Opera noir in two parts, five acts in English, with Hungarian and English surtitles
Purcell's The Fairy Queen was originally a “semi-opera”, that is, a series of musical passages created for a production of Shakespeare's A Midsummer Night's Dream which did not relate an independent story, but only took on true meaning in conjunction with the prose work. András Almási-Tóth conceives the work as an opera and incorporates the music into a new story. This version of A Midsummer Night's Dream takes place in an urban woodland, with lonely characters, crime, murder and love. The figure of the Fairy Queen here is a kind of femme fatale: a woman in search of herself and her own happiness and finding neither as she flees from one relationship to the next.
THE CRITICS RESPOND:
“Director András Almási-Tóth has succeeded in creating a remarkable and entertaining production, the kind that I would be glad to watch again on Mezzo. With clever cuts, the creative team proved that Baroque music and jazz can exist side by side.” (Márton Devich, Magyar Idők)
Director András Almási-Tóth’s The Fairy Queen is a paraphrase of Purcell’s semi-opera. The unknown librettist of three centuries ago used Shakespeare’s A Midsummer Night’s Dream merely as a starting point, and created a new “companion work”, with different text and incorporating different characters. Continuing down this same path, András Almási-Tóth reconceived the piece, creating a new work with a different story, and introducing yet new characters.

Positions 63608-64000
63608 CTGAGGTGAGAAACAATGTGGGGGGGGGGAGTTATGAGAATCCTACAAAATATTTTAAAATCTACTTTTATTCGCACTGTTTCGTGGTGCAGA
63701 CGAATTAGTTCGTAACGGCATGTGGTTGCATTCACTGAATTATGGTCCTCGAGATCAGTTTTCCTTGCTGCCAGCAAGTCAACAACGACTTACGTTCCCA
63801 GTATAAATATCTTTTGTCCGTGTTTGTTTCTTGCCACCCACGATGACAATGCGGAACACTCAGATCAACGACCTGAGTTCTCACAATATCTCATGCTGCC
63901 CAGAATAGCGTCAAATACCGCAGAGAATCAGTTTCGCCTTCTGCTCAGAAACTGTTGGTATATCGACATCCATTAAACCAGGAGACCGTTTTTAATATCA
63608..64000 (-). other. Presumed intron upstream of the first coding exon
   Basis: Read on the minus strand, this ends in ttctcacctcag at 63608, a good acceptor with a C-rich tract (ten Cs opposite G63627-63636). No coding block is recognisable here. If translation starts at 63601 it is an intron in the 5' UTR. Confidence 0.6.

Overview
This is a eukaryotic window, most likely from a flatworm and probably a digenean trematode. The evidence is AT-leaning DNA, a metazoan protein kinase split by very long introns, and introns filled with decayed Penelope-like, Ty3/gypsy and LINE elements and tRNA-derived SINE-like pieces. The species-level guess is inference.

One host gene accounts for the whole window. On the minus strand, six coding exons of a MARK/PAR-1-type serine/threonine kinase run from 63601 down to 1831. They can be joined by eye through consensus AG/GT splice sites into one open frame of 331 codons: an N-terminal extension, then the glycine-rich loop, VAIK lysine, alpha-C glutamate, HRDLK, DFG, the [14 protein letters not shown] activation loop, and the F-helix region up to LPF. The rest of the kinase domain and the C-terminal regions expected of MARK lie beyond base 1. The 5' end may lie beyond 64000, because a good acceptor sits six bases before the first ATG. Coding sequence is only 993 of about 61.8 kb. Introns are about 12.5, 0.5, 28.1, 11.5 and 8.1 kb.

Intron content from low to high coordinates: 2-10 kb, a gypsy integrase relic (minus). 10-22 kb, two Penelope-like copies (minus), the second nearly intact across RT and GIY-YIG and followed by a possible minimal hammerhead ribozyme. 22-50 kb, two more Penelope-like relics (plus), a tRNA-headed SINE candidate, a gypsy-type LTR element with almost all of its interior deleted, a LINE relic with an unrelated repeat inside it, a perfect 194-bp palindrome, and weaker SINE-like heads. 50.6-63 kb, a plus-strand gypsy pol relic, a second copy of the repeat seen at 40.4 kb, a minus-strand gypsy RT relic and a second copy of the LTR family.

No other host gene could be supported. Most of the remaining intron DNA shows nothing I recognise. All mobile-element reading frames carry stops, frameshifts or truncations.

The Lover stands at the center of the bar with a pistol in his hand. He’s just shot the Fairy Queen, “F”. The woman’s dead body lies on the floor. The bar is empty.
F and her lover, the Stranger, decide to run away from the city together (Come, come, come, let us leave the town). In the bar, F gets into a nasty fight with her drunk husband, the Poet. Soon he starts to flirt with two strange girls (Fill up the bowl then).
Later out on the street, F sees her husband with the girls. She hurries into the bar.
I. The Lover
An elegant-looking man is sitting in the bar (Come all ye songsters of the sky). The man settles down next to F. They strike up a conversation. He is the Lover. F thinks this dashing man might be the one to rescue her from her mixed-up life. F takes the Lover home.